To continue with the review of “The Son of God,” here is one final thought from James McGrath in the Forward:
“I hope that readers will find themselves welcomed into the conversation, and that they in turn will not just learn about Christology, but about being Christians who disagree – sometimes adamantly and vociferously – yet without hating one another. For it seems to me that, if we figure out who Jesus is, and in the process ignore what he taught, we have missed the point” xi.
Prior to engaging in the first, three-part dialogue, each of the three participants provided an opening statement for the sake of clarifying their position, title or terminology, allowing the reader to begin without having to make unfounded assumptions:
Trinitarian - Charles Irons wished his readers to know that he would be espousing the particular position of Trinitarianism (as there are various views) he described as “the historic position enshrined as church doctrine in the Nicene Creed” xiii. This - in a nutshell – is the view that “Son of God” denotes full ontological divinity and equality with the Father, being of one ousia (essence) or substance and having been eternally generated, which is used synonymously with eternal existence. This is the view most mainline Christian denominations would classify as “Orthodox.” He also briefly sketches two points that are the basis for most of his apology. First, he speaks of the “fundamental metaphysical presupposition that there are only two kinds of being: Creator and creature.” This distinction brings Irons to conclude with his interpretations later that Jesus therefore falls on the creator side of this distinction and is an uncreated being. Second, for the sake of defending the simultaneous full humanity, Irons lays out “a three-phase Christology: (1) eternal preexistence, (2) incarnation, and (3) exaltation” xiii.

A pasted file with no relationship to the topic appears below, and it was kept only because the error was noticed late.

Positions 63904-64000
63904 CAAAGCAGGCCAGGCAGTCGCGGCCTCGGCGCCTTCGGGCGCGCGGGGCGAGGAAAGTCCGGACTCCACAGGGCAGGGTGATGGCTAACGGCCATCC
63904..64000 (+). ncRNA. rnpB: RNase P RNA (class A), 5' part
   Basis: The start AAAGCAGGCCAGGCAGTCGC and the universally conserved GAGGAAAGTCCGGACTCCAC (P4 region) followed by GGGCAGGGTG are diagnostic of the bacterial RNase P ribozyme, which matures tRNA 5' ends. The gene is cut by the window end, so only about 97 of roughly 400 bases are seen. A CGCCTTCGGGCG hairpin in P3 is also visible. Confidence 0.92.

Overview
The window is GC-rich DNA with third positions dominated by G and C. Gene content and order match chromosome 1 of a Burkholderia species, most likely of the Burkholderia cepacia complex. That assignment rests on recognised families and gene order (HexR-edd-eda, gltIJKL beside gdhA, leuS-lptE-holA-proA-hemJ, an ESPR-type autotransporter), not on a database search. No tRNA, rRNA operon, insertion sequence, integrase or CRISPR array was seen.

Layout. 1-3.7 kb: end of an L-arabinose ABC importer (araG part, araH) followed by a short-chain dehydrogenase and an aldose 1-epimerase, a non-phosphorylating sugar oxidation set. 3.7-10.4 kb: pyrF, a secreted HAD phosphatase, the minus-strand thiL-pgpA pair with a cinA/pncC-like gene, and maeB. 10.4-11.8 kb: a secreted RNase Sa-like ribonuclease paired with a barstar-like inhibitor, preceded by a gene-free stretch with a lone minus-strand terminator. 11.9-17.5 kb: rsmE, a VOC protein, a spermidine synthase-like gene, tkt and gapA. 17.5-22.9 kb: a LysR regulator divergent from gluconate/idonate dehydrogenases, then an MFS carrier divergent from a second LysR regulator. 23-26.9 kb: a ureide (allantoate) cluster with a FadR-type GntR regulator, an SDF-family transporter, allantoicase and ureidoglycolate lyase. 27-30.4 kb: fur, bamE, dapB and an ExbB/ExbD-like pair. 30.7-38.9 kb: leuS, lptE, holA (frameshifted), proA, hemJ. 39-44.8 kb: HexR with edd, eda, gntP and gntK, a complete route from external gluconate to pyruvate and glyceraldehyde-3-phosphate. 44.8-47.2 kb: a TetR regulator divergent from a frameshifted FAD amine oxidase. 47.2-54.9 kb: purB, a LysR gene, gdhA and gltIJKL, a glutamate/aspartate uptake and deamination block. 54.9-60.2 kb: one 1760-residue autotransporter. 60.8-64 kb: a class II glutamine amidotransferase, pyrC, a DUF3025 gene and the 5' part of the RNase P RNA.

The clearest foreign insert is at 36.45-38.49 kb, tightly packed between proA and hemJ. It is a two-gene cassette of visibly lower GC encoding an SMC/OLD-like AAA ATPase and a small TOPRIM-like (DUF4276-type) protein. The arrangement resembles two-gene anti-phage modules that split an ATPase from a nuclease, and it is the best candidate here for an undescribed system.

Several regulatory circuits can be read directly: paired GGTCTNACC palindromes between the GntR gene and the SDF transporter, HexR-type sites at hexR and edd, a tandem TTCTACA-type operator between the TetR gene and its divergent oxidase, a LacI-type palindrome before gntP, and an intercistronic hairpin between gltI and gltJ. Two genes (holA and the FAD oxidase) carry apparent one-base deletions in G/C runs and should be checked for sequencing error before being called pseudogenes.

All of the positions were well-argued while maintaining a refreshing respect and honorable disposition toward their fellow interlocutors. While Irons and Dixon indeed had many points of view worthy of consideration, I personally was most convinced by Smith’s methodology, using OT and Second Temple literature to properly assess context and period. He began by deriving much of his definition from OT and messianic expectation, and using language indigenous to those texts. There was however, objection to this - mostly by Irons - due in part to the opinion that Jewish expectation is an incapable factor of determining Christian Christology.
The next post will examine some of Dr. Irons perspectives, the first of the three sections.